Don’t be fooled. The complementary colors and peace offering dove drawn on the cover of The Body’s newest EP, A Home on Earth, contains neither Christmas songs nor a message of perpetual hope. These nine songs peel back yuletide cheer and reveal only defeat.
The hefty textures and rawness blistered throughout this EP suggests The Body is forging deeper into nonconventional metal and noise. Guitarist Chip King and drummer Lee Buford dedicate 20 minutes to electronic processing, pedal use, and decaying rhythms. There are no guitar riffs or erected forms, just degeneration.
Opener “Before we Know” unleashes power electronics like batting glass bottles emits piercing shards. The duo summons an uproarious creature on “Listless” as it spawns thunderous and tortuous screams. “Mother’s Verse” spits hammers and awakens Grendel’s mother. “Die by Ourselves” follows into bleak, polyrhythmic noise after a depressive recording of a female stating hard work doesn’t always yield white picket fences.
King and Buford continue to present a fragile theme buried in an aggressive veneer. “Wife of the World” opens with ear piercing shrieks, destructive drumming, and the gurgle of weathered cymbals. “Plague” has a gospel-tinged echo calling above the screeching guitars, flubbing drums, and knob manipulation.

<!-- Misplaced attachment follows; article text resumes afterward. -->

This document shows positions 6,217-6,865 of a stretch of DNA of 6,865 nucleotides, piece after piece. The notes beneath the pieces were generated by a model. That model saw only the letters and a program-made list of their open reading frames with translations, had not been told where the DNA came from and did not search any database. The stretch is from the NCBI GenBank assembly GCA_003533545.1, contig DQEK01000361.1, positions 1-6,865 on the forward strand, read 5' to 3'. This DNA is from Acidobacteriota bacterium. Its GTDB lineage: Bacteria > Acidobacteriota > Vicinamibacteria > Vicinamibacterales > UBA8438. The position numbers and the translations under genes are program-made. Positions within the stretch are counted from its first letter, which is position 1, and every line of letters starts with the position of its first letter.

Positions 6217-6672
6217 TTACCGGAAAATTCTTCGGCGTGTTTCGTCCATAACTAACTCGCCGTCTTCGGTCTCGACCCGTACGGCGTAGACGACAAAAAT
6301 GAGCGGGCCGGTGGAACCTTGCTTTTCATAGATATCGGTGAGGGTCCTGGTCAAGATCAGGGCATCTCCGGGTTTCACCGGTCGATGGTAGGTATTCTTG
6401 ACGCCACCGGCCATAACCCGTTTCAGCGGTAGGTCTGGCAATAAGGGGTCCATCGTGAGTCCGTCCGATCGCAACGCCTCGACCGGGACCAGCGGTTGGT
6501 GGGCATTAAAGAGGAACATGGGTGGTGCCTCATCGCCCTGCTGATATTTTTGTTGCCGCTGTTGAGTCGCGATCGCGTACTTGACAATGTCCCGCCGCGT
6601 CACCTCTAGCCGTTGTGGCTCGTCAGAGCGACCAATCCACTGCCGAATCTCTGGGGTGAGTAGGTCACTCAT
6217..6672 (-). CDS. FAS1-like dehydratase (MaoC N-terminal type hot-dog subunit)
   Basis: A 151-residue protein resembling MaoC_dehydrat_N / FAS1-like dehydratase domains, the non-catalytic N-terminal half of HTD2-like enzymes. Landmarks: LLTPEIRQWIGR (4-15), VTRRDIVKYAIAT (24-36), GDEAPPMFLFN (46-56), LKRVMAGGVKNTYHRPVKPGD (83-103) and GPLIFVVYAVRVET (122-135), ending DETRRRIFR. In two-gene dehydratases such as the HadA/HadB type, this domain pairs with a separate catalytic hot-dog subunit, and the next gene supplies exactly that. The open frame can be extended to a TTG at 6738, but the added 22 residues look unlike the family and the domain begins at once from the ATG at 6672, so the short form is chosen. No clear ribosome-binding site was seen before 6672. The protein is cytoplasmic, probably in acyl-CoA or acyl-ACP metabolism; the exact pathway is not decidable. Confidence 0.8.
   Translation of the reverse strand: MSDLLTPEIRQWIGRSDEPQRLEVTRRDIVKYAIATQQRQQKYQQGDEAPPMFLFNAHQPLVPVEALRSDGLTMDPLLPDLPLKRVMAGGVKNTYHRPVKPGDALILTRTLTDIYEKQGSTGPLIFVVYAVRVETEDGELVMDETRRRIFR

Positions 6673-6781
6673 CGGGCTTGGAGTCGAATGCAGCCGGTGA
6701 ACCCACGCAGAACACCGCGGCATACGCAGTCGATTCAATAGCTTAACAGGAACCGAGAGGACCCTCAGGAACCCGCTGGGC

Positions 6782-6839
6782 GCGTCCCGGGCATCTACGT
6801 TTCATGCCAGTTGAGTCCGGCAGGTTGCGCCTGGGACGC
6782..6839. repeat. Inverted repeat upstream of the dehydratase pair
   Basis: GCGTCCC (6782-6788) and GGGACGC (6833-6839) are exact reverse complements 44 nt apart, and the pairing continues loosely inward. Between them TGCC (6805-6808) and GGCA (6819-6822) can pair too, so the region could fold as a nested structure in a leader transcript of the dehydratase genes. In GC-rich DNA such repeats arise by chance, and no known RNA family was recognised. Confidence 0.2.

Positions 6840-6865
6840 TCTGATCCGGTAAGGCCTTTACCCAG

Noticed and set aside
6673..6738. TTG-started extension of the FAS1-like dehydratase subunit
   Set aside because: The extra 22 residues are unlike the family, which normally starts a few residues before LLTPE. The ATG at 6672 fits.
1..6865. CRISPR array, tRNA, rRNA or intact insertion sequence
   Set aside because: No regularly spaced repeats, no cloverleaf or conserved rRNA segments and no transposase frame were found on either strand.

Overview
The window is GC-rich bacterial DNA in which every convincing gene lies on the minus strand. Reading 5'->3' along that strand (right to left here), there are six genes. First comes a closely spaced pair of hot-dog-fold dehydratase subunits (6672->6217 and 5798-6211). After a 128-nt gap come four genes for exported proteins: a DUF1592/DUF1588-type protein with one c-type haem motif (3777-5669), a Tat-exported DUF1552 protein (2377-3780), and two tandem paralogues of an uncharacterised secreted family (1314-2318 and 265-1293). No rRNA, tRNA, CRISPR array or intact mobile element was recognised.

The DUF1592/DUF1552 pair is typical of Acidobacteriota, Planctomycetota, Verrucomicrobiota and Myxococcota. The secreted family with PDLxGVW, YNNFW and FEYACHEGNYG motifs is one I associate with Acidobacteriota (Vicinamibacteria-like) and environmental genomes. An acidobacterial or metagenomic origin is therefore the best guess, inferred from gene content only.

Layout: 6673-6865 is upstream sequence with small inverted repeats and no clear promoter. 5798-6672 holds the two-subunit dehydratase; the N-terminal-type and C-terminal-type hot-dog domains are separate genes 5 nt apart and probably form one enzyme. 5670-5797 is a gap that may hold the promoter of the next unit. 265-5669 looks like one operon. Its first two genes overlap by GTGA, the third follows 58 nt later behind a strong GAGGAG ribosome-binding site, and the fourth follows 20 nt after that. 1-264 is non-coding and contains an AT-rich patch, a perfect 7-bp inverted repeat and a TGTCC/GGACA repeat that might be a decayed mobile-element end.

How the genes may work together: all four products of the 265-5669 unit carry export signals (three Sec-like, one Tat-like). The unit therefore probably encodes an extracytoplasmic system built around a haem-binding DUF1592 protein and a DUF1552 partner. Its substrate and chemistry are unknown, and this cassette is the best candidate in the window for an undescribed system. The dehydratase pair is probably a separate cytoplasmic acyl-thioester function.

The final three songs crumble brilliantly under their own weight, swirling briefly in the muck and mire. “No Longer Here” is groove forward with sounds of rattling cages and juddering guitars flexing dark electricity. “Ancient Exiles” is sludgy and hints at The Body’s early doom style as it casts incantations over a dimly lit candle in a cavernous worship site. Closer “Vile Despair” has head bang chops and plenty of noise inducing zaps to overwhelm the rhythm into a trance-inducing spell.
From beginning to end, this EP feels like permafrost tundra. Anger is woven through shallow, lifeless pockets of crucible clatter. King wields his guitar as a noise-inducing scepter of feedback capable of scrapping the rubber from your boots, while Buford gives all nine songs skeletal shape with densely pounded rhythm that obscures into digitalized dust. The Body continues to release deftly cathartic artifacts. A Home on Earth may not speak the language of the season, but it sure calls to mind the necessity for transformation.